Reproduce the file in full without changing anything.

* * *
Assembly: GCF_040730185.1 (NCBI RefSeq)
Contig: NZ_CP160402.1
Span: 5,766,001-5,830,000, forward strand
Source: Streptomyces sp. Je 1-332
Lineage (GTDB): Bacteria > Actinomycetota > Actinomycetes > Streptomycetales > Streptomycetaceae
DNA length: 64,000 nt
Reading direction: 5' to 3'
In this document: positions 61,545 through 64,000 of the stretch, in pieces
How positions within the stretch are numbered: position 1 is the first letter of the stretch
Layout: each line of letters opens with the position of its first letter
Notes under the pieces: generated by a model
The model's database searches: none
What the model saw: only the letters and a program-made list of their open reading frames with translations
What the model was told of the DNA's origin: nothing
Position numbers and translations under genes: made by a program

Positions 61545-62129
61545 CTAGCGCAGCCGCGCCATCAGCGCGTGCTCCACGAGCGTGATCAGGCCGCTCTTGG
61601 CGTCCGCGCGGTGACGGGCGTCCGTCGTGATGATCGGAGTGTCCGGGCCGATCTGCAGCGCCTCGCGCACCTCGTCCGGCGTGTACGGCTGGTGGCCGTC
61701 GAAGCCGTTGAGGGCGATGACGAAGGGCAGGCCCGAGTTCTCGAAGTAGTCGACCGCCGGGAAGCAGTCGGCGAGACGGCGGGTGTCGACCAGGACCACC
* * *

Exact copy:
Assembly: GCF_040730185.1 (NCBI RefSeq)
Contig: NZ_CP160402.1
Span: 5,766,001-5,830,000, forward strand
Source: Streptomyces sp. Je 1-332
Lineage (GTDB): Bacteria > Actinomycetota > Actinomycetes > Streptomycetales > Streptomycetaceae
DNA length: 64,000 nt
Reading direction: 5' to 3'
In this document: positions 61,545 through 64,000 of the stretch, in pieces
How positions within the stretch are numbered: position 1 is the first letter of the stretch
Layout: each line of letters opens with the position of its first letter
Notes under the pieces: generated by a model
The model's database searches: none
What the model saw: only the letters and a program-made list of their open reading frames with translations
What the model was told of the DNA's origin: nothing
Position numbers and translations under genes: made by a program

Positions 61545-62129
61545 CTAGCGCAGCCGCGCCATCAGCGCGTGCTCCACGAGCGTGATCAGGCCGCTCTTGG
61601 CGTCCGCGCGGTGACGGGCGTCCGTCGTGATGATCGGAGTGTCCGGGCCGATCTGCAGCGCCTCGCGCACCTCGTCCGGCGTGTACGGCTGGTGGCCGTC
61701 GAAGCCGTTGAGGGCGATGACGAAGGGCAGGCCCGAGTTCTCGAAGTAGTCGACCGCCGGGAAGCAGTCGGCGAGACGGCGGGTGTCGACCAGGACCACC